Getting a virus infection often begins by inhaling virus that someone else sneezes out into the air; but where in the body do immune cells come into contact with viruses to initiate effective immune responses? A study in the February 2008 issue of Nature Immunology uncovers a surprising answer that may help to create effective anti-viral vaccines.
A group led by Jon Yewdell use a technique called intravital microscopy, which allows visualization of intact tissues and their cellular constituents, to see where two different types of viruses first encounter immune cells. Focusing on lymph nodes, pea-sized tissues containing different types of immune cells, the group found that rather than encountering immune cells deep within the lymph node, as most previous work has indicated, viruses encounter immune cells just under the lymph node outer capsule. Specialized immune cells called T lymphocytes migrate to this outer region and become activated to trigger antiviral responses.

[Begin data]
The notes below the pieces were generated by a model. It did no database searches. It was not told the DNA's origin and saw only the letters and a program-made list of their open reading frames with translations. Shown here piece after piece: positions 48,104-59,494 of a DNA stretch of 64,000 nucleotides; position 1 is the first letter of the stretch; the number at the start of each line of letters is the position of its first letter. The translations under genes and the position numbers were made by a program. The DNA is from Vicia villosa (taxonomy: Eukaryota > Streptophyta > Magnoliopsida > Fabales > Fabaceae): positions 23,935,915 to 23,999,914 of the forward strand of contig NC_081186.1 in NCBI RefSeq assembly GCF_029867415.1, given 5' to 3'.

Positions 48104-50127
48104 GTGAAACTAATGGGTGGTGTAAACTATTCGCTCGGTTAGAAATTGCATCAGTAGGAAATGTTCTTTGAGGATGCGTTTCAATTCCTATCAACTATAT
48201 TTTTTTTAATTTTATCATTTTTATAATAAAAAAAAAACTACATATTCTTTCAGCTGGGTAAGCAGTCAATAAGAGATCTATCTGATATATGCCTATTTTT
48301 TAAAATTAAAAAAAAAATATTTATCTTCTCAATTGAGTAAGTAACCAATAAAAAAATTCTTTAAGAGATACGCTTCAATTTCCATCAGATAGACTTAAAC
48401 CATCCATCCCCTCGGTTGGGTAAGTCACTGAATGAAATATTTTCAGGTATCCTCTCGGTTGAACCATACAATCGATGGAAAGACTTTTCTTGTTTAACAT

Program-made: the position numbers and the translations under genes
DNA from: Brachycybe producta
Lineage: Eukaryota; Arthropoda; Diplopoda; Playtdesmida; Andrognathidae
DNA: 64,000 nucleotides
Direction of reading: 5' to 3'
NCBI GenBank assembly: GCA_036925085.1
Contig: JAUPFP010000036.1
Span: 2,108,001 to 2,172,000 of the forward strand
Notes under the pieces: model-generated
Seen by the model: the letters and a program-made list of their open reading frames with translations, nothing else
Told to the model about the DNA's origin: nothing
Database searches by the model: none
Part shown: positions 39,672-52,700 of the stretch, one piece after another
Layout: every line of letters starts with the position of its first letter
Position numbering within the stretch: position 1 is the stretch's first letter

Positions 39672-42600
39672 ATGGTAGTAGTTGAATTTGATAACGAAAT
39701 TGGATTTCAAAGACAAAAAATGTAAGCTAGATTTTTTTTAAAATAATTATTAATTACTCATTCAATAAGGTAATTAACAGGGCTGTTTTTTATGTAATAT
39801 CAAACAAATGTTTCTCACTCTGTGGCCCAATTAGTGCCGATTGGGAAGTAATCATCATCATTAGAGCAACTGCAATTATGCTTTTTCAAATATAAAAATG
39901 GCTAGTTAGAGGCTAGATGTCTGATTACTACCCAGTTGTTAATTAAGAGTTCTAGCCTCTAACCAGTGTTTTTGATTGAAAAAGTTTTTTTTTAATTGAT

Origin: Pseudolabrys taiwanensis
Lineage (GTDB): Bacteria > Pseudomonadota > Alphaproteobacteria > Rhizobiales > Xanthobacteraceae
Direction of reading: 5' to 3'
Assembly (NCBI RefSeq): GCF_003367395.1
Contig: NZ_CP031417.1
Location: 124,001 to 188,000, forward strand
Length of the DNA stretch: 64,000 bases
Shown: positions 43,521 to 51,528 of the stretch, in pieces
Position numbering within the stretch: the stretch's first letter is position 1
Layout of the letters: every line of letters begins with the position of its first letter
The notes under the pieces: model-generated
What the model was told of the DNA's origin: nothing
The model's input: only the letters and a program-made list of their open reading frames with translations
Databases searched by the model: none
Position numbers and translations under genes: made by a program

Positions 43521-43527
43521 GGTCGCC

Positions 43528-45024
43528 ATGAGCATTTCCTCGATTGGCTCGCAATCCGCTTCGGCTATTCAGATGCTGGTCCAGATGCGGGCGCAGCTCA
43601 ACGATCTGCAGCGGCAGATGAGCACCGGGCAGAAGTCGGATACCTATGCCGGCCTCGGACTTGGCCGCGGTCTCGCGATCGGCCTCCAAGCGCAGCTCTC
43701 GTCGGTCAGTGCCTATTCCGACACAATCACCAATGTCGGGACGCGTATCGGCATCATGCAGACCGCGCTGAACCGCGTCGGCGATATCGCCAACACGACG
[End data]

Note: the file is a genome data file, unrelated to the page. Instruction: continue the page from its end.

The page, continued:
Pinpointing exactly where in the body immune cells become activated to fight against infecting pathogens, as this new work does, may aid in the design of effective anti-viral vaccines.
Jonathan Yewdell (National Institutes of Health, Bethesda, MD, USA)
Please contact the author through Sitara Maruf, NIAID Office of Communications
Abstract available online.
(C) Nature Immunology press release.
Message posted by: Trevor M. D'Souza